As far as desktops are concerned, the first question to answer is whether or not you need a display. If the answer is yes, opt for either the iMac or Mac Pro. If the answer is no, you probably have a legacy monitor that you can use so you might opt for the Mac mini. The next questions to ask are desktop size, expandability, and performance. The performance question is often answered by your user type; profesional, consumer, hybrid, or transitive.
The Mac mini is the ideal Mac for first time Mac users or switchers who would like to test drive a Mac. This is especially true if the user is unsure if he or she will continue to use a Mac. The Mac mini does not come packaged with a display, keyboard, or mouse because Apple knows that most users have spare accessories lying around, especially if one already owns a PC. If the mini will be your very first computer or if you want an Apple branded keyboard and mouse, you have the option to purchase them with the mini. Mac mini's don't have to function as desktop computers. People have found innovative ways to use mini's as media centers and have even installed them into automobiles. The mini has a small footprint; it's only 2 inches tall and 6.5 inches on each side. Don't get fooled by its size as the mini packs a decent set of specifications for most home users. It ships with a fast processor and includes decent integrated graphics. It's fully capable of running Mac OS X and Apple's iLife suite. One drawback to the mini is that its internal components are not the easiest to upgrade, RAM upgrades can be difficult. You can however purchase add-ons from numerous third-party vendors to increase hard drive space, USB 2.0, and FireWire 400 ports.
Read more about the Mac mini at the Mac mini guides.
If you need a desktop system with a display but don't need to shell out top dollar for a Mac Pro, you'll be best served by the iMac, it's an overall better deal for most users. The iMac is Apple's top selling desktop Mac. It 's the ideal desktop for the majority of Mac users. The iMac is a revolutionary space-saving computer with an all-in-one design housing both the computer and the monitor. It's available with either a 20-inch or 24-inch widescreen flat-panel display. The iMac offers better specifications and features when compared to the Mac mini. It ships with faster processors, larger hard drives, better graphics, and more ports. An added benefit is that you can connect a second monitor to the iMac to extend your screen real estate. Mac OS X fully supports multiple monitors. If you are a professional user or you simply want the top of the line Mac with all the bells, whistles, and specifications; get a Mac Pro.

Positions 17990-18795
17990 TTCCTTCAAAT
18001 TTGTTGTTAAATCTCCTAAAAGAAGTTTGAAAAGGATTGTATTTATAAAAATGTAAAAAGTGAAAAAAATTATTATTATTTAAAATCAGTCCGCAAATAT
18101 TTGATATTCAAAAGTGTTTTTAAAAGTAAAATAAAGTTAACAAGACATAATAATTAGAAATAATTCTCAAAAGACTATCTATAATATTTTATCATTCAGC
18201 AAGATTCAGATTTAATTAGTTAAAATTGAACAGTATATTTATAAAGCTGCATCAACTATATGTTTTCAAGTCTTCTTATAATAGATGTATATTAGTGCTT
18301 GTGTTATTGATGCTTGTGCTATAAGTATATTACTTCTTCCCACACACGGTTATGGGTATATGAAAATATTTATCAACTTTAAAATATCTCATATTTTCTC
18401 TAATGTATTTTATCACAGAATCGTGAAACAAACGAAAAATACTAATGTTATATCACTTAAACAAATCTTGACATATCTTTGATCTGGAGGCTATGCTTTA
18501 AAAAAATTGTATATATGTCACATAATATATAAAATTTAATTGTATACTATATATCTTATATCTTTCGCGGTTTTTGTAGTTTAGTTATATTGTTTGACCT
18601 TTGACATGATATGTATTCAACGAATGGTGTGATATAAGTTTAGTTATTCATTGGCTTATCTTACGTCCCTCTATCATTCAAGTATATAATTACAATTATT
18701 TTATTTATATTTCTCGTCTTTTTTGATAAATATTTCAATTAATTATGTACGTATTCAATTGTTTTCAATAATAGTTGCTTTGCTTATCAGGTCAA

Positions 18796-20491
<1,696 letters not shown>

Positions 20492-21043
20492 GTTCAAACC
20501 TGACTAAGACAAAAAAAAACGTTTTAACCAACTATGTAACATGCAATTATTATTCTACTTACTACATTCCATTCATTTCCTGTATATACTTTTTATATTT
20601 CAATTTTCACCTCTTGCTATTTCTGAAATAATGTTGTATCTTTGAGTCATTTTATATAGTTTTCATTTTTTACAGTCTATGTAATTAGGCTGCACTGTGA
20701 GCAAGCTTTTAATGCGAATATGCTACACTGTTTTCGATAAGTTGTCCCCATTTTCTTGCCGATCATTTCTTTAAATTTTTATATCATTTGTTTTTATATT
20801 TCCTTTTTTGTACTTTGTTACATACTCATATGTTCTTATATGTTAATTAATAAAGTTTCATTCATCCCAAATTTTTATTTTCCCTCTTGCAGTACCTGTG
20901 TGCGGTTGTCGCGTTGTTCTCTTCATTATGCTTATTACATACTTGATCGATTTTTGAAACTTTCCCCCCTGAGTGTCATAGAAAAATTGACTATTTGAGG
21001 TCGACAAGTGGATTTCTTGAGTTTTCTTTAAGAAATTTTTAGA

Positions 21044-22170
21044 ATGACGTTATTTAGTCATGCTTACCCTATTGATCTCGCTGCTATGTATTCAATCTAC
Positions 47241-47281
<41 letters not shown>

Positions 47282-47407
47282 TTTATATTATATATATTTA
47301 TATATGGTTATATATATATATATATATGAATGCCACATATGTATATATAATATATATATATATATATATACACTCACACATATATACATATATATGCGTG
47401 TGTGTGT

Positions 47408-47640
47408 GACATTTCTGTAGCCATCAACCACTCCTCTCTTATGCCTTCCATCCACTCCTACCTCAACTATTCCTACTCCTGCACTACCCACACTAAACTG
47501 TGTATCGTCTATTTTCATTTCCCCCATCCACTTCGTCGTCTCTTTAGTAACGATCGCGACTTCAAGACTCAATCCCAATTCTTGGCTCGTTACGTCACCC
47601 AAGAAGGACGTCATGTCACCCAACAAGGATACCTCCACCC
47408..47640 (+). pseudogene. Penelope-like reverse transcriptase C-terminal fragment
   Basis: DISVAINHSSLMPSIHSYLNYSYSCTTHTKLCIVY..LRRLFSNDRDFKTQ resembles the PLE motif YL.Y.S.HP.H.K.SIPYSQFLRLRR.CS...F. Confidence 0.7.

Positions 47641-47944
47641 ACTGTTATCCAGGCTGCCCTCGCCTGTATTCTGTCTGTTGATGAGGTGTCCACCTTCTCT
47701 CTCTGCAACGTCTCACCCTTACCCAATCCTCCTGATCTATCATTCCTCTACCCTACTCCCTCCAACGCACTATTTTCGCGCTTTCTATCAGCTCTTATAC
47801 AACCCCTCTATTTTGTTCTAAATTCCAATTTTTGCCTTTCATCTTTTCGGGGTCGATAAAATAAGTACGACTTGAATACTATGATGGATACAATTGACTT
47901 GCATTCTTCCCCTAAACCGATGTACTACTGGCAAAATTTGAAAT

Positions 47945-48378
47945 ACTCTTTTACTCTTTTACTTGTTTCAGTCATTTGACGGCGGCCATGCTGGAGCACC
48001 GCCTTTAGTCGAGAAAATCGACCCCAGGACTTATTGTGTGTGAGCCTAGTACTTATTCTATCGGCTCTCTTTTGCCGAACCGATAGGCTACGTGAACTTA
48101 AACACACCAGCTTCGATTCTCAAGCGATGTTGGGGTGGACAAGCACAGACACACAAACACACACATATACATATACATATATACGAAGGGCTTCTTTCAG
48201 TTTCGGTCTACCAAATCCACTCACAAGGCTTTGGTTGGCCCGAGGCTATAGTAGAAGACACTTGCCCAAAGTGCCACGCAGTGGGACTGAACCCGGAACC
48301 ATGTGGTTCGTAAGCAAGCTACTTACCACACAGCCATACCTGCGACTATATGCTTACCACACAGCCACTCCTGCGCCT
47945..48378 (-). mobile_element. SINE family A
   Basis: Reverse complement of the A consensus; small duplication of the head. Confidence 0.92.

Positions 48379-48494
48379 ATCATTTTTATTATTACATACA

Read more about the iMac at the iMac guides.
The Mac Pro is Apple's fastest Mac ever designed and it's the flagship of Macintosh line. It's catered towards professional users and delivers advanced performance, workstation graphics, multiple Dual-Core Intel Xeon processors, full expansion, high speed connectivity, and numerous configuration options. These systems share the aluminum style enclosure found on the MacBook Pro portables. Most often, Mac Pro's are used as graphics or video editing workstations and can be connected to one or more displays.
Read more about the Mac Pro at the Mac Pro guides.
I urge you to visit your local Apple Retail Store or authorized Apple Reseller to test out your target Macintosh model. Be sure to check out the look, feel, and features of the system. Ask questions and take your time. Don't rush into a decision. Be thorough and rest assured that after you purchase your Mac, you'll be well on your way to becoming a satisfied Mac owner. Good luck.
Check out the Switch To A Mac Guides
You can find out more information about the Macintosh models at the Switch To A Mac Guides.
- Added link to MacBook Air guides
- Added MacBook Air, content revision, and updated images
- Updated image and description of iMac to reflect new aluminum enclosure
- Added information about the 24-inch iMac
- Added links to the Switch To A Mac Guides